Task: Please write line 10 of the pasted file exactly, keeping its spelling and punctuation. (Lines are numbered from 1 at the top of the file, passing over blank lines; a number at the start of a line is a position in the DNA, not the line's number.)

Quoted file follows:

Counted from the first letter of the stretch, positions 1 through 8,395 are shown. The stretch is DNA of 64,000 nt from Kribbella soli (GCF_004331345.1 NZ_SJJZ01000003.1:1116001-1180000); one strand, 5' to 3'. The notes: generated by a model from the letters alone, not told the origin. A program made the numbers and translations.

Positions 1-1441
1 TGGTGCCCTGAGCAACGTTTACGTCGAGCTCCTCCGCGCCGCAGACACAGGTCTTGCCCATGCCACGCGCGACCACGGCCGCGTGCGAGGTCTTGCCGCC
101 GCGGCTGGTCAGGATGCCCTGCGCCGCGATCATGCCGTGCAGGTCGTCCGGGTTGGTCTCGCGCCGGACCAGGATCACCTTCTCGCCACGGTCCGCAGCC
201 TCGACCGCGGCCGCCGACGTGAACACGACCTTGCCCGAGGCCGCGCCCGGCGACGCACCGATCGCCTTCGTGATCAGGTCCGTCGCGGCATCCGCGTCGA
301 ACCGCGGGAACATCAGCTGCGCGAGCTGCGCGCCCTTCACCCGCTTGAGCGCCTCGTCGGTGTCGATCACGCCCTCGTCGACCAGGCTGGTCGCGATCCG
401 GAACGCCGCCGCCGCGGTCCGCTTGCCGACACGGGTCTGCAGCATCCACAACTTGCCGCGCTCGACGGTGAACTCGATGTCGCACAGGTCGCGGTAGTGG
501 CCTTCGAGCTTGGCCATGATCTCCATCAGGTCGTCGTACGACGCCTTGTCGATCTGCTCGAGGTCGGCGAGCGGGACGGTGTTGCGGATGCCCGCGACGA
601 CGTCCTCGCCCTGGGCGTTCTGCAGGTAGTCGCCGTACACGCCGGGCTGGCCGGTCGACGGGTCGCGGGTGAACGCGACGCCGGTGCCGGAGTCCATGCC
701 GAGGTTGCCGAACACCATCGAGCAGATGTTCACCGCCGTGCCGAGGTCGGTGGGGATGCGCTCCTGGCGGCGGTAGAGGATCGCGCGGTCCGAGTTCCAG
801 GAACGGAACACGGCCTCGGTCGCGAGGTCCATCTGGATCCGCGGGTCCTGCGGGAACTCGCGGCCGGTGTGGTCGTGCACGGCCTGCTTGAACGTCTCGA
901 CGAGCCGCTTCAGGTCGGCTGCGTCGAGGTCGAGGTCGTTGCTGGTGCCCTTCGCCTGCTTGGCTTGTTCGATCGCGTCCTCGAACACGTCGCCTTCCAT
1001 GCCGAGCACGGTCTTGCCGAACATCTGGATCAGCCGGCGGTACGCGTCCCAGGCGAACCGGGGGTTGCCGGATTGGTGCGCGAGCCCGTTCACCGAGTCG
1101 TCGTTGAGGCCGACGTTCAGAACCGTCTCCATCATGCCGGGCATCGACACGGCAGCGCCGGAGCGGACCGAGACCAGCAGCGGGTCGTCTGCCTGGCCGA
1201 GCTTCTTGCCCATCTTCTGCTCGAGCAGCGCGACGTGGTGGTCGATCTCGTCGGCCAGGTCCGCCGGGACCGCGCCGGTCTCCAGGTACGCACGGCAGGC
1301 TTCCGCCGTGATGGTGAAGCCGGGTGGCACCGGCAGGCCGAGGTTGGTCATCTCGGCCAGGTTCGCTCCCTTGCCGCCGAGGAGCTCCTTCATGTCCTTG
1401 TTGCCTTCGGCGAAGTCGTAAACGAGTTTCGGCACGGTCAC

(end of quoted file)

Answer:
701 GAGGTTGCCGAACACCATCGAGCAGATGTTCACCGCCGTGCCGAGGTCGGTGGGGATGCGCTCCTGGCGGCGGTAGAGGATCGCGCGGTCCGAGTTCCAG